In more visual media – television, film, games – fashion is a very distinct and defining feature; think Dean Winchester, Queen Amidala or Lara Croft…. (I really hope you all came back to finish reading this post after feasting on all of that eye candy…) 🙂
But books? How does fashion help to define a character? Aren’t their thoughts and actions and relationships better vehicles for understanding and relating to them?
It may seem easy to pass off fashion as frivolous, but think about how you and your friends, family, neighbours and colleagues dress. Fashion – from the clothes we wear, the jewellery that adorns us and the tattoos that are inked into us – is our primary statement about how we want the world to see us. In any given day, we may speak to a handful of people, we will share our innermost thoughts with even less – but with our fashion choices we speak to everyone who sees us.  Our choices scream our individuality (or lack thereof), our confidence levels, our mood, our personality.
Romance novelists understand this (either that, or just love to express their own fashion fetishes) – and many use it to emphasise particular character elements or create another personality layer. But fashion references (subtle or otherwise) need not be exclusive to one genre – I think it has a lot to offer speculative fiction as well.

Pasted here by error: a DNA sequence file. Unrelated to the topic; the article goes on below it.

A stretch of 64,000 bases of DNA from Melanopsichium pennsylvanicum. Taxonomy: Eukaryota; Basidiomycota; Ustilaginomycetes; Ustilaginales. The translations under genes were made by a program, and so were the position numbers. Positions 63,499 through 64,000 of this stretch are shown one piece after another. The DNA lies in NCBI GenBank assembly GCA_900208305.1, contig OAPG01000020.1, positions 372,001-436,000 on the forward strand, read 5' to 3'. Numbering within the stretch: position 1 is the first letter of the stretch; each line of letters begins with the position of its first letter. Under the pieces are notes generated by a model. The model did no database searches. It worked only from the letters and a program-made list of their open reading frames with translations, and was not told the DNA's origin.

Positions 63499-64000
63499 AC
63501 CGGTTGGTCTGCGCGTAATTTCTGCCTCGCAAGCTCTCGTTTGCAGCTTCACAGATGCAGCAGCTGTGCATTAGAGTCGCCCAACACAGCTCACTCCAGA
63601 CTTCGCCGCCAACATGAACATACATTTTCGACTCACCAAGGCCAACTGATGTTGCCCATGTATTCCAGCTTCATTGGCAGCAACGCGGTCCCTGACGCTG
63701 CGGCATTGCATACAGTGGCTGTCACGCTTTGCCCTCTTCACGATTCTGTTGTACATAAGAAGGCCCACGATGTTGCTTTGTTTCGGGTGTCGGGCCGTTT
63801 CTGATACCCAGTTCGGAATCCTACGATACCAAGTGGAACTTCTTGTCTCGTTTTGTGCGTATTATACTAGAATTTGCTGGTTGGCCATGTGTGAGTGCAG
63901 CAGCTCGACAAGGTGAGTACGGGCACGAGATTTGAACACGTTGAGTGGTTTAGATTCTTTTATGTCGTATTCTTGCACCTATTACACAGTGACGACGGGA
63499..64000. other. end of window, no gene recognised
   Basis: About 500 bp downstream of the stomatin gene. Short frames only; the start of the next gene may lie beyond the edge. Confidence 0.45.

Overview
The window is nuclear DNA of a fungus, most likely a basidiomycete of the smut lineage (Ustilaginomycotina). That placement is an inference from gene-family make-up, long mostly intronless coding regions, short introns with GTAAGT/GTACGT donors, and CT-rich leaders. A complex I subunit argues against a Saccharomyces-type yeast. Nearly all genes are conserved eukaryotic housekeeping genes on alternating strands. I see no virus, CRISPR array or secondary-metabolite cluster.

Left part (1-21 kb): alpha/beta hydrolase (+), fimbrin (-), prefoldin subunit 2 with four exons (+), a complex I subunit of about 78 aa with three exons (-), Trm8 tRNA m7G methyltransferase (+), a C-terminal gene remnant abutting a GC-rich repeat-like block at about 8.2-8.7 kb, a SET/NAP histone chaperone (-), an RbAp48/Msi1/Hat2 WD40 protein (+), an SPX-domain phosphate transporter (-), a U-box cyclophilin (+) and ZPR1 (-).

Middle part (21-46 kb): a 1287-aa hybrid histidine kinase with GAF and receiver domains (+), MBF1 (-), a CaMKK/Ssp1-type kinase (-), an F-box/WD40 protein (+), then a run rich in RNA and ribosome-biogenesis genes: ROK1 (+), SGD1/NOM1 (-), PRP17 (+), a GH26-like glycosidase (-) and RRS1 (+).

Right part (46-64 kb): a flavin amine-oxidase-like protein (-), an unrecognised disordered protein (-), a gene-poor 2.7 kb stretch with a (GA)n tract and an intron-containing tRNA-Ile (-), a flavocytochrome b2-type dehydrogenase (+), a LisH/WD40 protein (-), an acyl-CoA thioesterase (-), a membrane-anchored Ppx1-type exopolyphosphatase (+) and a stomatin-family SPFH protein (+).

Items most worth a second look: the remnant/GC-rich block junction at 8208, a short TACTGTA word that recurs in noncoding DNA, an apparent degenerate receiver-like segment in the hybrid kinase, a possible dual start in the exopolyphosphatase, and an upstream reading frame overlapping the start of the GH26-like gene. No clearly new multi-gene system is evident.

Yes, steampunk and cyberpunk come already with their fashion milieu, but utopian and dystopian fiction can also utilise the power of fashion. Both utopian and dystopian worlds are strongly visual in their narrative – particularly in an architectural sense – and I think this opens up an opportunity to extend this design element to fashion. Like landscape description – strategic placement and relevance is key – but done well, fashion could provide another avenue through which we come to know our most loved (and hated) characters…
Fiction & Fashion